Tatum homeostasis regulated and what are the

 

 

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                                                                                                                Biochemistry 201

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How is glucose homeostasis regulated and what are the detrimental
effects of high glucose levels for the brain?

Individuals
may have heard the age-old myth that eating too much sugar causes diabetes.
This is not true. Diabetes is
diagnosed from the body’s inability to utilize insulin, where Type 1 Diabetes
is caused by an autoimmune attack on insulin-producing cells and Type 2
Diabetes is the result of down-regulation in insulin receptors. There is much
confusion about the effects of high glucose levels and this essay will focus on
how glucose is regulated, issues that arise from dysfunction in this regulatory
process related to high glucose levels, and new methods of treatment. First,
the process of glucose homeostasis will be explored. Next, the effects of a
disruption in this glucose regulatory process and lack of relationship between
high glucose levels and insulin resistance will be addressed. Third, issues in
the brain that arise from high glucose levels – caused by the narrowing of
blood vessels – will be examined. Fourth, mechanisms in which high glucose
levels indirectly cause hypothalamic inflammation will be investigated. Lastly,
treatments for issues arising from high glucose levels, specifically through NF-?B inhibition, will be
examined. It is essential to understand the process of glucose homeostasis and
what occurs in the body when this system fails, because high glucose levels can
lead to a range of harmful issues within the brain.

In a normal body, the body will
prevent glucose levels from becoming too high through insulin secretion, a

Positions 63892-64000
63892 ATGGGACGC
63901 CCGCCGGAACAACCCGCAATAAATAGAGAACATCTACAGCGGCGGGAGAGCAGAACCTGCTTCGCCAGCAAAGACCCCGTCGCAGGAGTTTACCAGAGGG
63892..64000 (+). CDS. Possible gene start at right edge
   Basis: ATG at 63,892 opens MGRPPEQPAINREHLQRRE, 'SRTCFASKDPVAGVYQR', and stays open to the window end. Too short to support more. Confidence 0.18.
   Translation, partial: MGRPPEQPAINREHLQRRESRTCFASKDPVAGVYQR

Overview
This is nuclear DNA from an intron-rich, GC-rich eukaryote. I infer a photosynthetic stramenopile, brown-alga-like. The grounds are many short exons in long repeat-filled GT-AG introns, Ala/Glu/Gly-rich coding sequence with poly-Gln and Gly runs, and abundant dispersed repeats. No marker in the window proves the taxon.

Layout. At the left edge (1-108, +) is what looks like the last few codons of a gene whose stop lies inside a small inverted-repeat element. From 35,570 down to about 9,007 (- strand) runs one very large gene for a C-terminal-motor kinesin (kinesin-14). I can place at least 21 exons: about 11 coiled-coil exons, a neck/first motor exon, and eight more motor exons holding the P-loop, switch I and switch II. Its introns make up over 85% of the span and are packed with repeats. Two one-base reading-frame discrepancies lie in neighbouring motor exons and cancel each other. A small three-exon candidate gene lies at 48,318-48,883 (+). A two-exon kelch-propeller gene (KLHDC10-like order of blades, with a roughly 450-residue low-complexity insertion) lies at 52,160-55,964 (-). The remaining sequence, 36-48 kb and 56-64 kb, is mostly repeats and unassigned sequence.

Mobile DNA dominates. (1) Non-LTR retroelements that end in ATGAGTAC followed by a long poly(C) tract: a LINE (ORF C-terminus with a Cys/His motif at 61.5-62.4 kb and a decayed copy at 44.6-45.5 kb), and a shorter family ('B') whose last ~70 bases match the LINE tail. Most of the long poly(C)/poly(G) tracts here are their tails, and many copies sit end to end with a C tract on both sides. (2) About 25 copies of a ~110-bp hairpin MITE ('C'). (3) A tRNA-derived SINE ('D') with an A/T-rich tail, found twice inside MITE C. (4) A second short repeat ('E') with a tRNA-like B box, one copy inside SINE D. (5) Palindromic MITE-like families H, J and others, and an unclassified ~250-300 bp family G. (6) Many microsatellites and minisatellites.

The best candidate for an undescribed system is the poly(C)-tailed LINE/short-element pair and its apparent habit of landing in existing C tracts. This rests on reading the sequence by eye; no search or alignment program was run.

process vital to prevent metabolic disorders such as diabetes. Insulin
secretion begins with glucose uptake in the hepatocytes, facilitated through
GLUT2. Within the hepatocytes, glucose becomes converted to glucose-6-phosphate
through phosphorylation. Afterwards, G6P is oxidized and turned into ATP. This
increases the ATP:ADP ratio within the cell, thereby closing the ATP-sensitive potassium
channels when ATP binds to it. When the channel is closed, potassium ions are
unable to leave the cell, causing the inside of the cell becomes less negative
compared to the outside. This leads to depolarization of the cell surface
membrane. In response to this, calcium channels will open allowing calcium ions
to move through the cell during facilitated diffusion. The calcium influx
stimulates exocytosis, whereby insulin vesicles fuse with the cell membrane,
allowing it to enter the bloodstream. When blood glucose levels are too high,
insulin signals the liver, muscle, and fat cells to absorb glucose from the
bloodstream to use for energy (Hames and Hooper, 2005). Understanding the homeostatic
process of insulin secretion is extremely important because failure of insulin
usage relates to a number of diseases, including Type 1 and Type 2
Diabetes. 

While high glucose levels may lead to
a range of issues within the brain, it does not trigger the insulin resistance
that is characterized in Type 1 and Type 2 Diabetes. A 2006 article from Nature
explores the failure of the homeostatic insulin feedback loop that diabetic
individuals suffer from and demonstrates how it is unrelated to high glucose
levels (Kahn, Hull and Utzschneider, 2006).

 

 

Figure 1: The graphs below show the
relationship between insulin sensitivity and insulin release in health and
disease. The relationship within normal bodies is hyperbolic, where the product
of the X and Y axis is 1. The regions are differentiated by color: green demonstrate
regular levels of glucose tolerance, yellow shows impaired glucose tolerance,
and red describes those suffering from Type 2 Diabetes mellitus (Kahn, Hull and Utzschneider, 2006).

 

 

 

The graphs shown in Figure 1 show the
relationship between insulin response and sensitivity. In normal bodies, a
decline in insulin sensitivity is matched with an increase in insulin response.
This is because a feedback loop exists between insulin sensitive tissues and ?
cells, stimulating the ? cells to increase their insulin supply in response to
liver, muscle, and adipose tissue demand. Individuals with Type 2 Diabetes
demonstrate a decline in  ? cell function
and failure of this important feedback loop. A lack of insulin sensitivity is
not matched with an increase in